Back when I was learning how to drive and presidential scandals focused on interns with blue dresses, Mitsubishi sold sports coupes in the United States. My dad bought into the fastest growing car company of the ’90s with a 195-horsepower Mitsubishi Eclipse with a five-speed manual. It might have been an Eagle Talon. Same difference.
When the all-new 2018 Mitsubishi Eclipse Cross showed up in my driveway, there was what psychologists call cognitive dissonance. Memories of a manual sports coupe clashed with a crossover with more safety aids than a preschool. A sign of the times, to be sure.
Aside from the budget-or-bust Mirage, Mitsubishi only sells crossovers in the United States now. The strategy has resulted in year-over-year sales growth since 2012. Other automakers are ditching cars for crossovers too. It’s hard to say the comparatively tiny Japanese brand is influencing the market, but the diamond star is currently the only automaker offering a vehicle at the convergence of two unstoppable trends in the plug-in hybrid midsize SUV Mitsubishi Outlander PHEV.
The Eclipse Cross is the most important vehicle for the brand’s survival and growth in the United States. It is a compact crossover competing with the Nissan Rogue, Toyota RAV4, Honda CR-V and so many others in America’s bestselling segment.
The Eclipse Cross is not sporty like its namesake but is very well appointed at a very good price. The tester came with all-wheel drive, power folding side mirrors, adaptive cruise control, Apple CarPlay and all the latest modern touches for just over $31,000 in top SEL trim. That’s at least a few thousand less than the competition. Undercutting the competition is a strategy that has worked well with the Outlander too.
It has the edgy angularity of the latest crop of Japanese crossovers, with a sloping rear and rising beltline that gives it a pinched end. There’s an integrated roof spoiler, but then things get odd; to improve rear visibility, or to stand out in a cookie-cutter class, there is another spoilerlike bar that splits the rear windshield, not unlike the Toyota Prius.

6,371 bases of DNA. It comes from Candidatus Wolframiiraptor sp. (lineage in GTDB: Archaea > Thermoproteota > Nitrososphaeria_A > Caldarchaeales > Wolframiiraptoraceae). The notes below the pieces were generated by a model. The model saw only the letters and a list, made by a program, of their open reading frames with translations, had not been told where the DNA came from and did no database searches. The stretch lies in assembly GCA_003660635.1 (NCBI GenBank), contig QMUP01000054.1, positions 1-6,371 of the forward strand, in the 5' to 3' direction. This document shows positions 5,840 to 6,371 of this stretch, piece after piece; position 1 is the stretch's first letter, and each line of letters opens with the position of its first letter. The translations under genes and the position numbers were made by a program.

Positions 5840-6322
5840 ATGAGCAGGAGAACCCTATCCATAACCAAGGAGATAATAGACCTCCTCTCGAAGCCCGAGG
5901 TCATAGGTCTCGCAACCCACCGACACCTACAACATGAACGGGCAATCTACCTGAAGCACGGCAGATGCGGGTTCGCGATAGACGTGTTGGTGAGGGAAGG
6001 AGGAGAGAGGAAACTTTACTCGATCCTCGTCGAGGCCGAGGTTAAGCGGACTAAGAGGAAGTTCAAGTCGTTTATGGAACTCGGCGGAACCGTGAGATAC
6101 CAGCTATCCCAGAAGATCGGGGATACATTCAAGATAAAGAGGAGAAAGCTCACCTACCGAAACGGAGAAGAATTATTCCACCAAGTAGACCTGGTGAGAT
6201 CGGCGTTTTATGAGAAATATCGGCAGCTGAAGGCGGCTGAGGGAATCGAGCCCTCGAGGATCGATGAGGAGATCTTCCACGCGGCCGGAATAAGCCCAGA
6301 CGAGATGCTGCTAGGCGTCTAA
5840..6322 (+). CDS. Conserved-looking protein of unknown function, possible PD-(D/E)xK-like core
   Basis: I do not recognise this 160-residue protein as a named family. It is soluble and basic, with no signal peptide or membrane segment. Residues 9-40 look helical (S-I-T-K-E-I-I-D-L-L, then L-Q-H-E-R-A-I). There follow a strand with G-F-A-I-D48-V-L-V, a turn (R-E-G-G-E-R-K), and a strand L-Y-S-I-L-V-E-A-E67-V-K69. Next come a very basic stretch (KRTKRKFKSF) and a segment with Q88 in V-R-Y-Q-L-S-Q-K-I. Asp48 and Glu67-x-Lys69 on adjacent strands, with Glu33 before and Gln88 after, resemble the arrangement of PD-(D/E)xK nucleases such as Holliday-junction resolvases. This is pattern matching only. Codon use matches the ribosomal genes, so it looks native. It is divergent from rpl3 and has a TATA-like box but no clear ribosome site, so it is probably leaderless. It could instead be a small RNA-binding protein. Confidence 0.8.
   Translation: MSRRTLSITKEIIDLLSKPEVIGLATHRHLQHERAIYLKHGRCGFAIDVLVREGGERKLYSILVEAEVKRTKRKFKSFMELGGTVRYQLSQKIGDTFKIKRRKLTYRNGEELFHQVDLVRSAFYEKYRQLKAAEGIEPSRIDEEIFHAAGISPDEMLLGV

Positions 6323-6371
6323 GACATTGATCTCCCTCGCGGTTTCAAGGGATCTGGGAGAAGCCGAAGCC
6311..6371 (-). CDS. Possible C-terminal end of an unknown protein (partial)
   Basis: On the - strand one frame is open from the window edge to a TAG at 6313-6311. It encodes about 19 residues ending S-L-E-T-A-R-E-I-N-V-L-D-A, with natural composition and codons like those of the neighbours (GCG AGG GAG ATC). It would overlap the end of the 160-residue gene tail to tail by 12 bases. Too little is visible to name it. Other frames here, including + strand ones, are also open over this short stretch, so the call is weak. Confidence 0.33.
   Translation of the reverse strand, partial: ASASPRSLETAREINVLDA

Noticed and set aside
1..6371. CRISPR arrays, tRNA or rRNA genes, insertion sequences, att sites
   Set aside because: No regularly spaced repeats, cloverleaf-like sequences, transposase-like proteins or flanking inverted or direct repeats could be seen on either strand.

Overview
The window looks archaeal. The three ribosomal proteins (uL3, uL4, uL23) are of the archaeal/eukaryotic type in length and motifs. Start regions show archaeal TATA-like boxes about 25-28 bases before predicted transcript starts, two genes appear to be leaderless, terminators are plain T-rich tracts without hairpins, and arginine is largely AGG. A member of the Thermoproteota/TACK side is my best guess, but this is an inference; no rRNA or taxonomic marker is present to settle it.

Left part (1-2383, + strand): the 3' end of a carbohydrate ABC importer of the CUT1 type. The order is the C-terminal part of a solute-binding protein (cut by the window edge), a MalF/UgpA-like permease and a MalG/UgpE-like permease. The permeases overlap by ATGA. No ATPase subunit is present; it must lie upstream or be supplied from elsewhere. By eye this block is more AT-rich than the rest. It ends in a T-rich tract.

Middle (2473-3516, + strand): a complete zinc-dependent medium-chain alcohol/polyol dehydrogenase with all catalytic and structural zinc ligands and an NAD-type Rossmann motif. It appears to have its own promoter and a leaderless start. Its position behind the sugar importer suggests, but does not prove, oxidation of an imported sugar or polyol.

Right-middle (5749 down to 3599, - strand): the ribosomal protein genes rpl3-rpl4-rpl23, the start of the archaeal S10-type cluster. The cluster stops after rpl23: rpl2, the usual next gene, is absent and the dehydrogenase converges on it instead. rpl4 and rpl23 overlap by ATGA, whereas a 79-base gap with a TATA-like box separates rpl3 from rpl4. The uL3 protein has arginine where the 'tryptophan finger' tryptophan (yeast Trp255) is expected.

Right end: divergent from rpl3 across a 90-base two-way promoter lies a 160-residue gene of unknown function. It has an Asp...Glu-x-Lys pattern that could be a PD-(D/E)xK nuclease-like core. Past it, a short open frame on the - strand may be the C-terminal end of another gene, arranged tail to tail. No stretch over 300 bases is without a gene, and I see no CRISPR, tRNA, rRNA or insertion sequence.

From the inside, the split rear glass is annoying in the rear-view mirror. Because the rear roofline is so tapered I’m not sure how else Mitsubishi could have increased visibility. It’s cramped to look out, but not cramped to sit in for rear seat passengers or for cargo. This class is all about compromise.
The soft-touch black surfaces contrast nicely with the chromelike trim pieces for an upscale feel. The center console houses a touch pad to control the 7-inch display screen. Touch pads have proven sensitive to use while driving, but the larger display on Apple CarPlay and Android Auto simplifies the process. The steering wheel controls are basic, which is good, but then there’s another button behind the steering wheel to scroll through the vehicle info display, which is mildly inconvenient.
The 152-horsepower turbocharged four-cylinder engine is new. It’s not powerful, but it delivers enough burst to make passing moves with confidence. Power is transmitted to all wheels via a continuously variable transmission that has paddle shifters, which was another source of dissonance for my psychologist. You can make it feel like you’re shifting gears, but the system will override you pretty regularly.
The ride is on the louder side on the highway, but minor complaints aside, the Eclipse Cross is crucial for the brand and a good option for value-oriented consumers. The powertrain and ride quality is not as refined as the Honda CR-V, but it would be hard to notice if you haven’t had a new car in some time. The price and the timing are right.
2018 Mitsubishi Eclipse Cross SEL
Vehicle type: Compact crossover
Base price: $27,895 (SEL trim)
As tested: $31,315 (excluding $995 destination)
MPG: 25 city, 26 highway
Engine: 152-horsepower 1.5-liter turbo four-cylinder
Transmission: CVT with “eight-step sport mode”
Bottom line: Budget price with top-level feel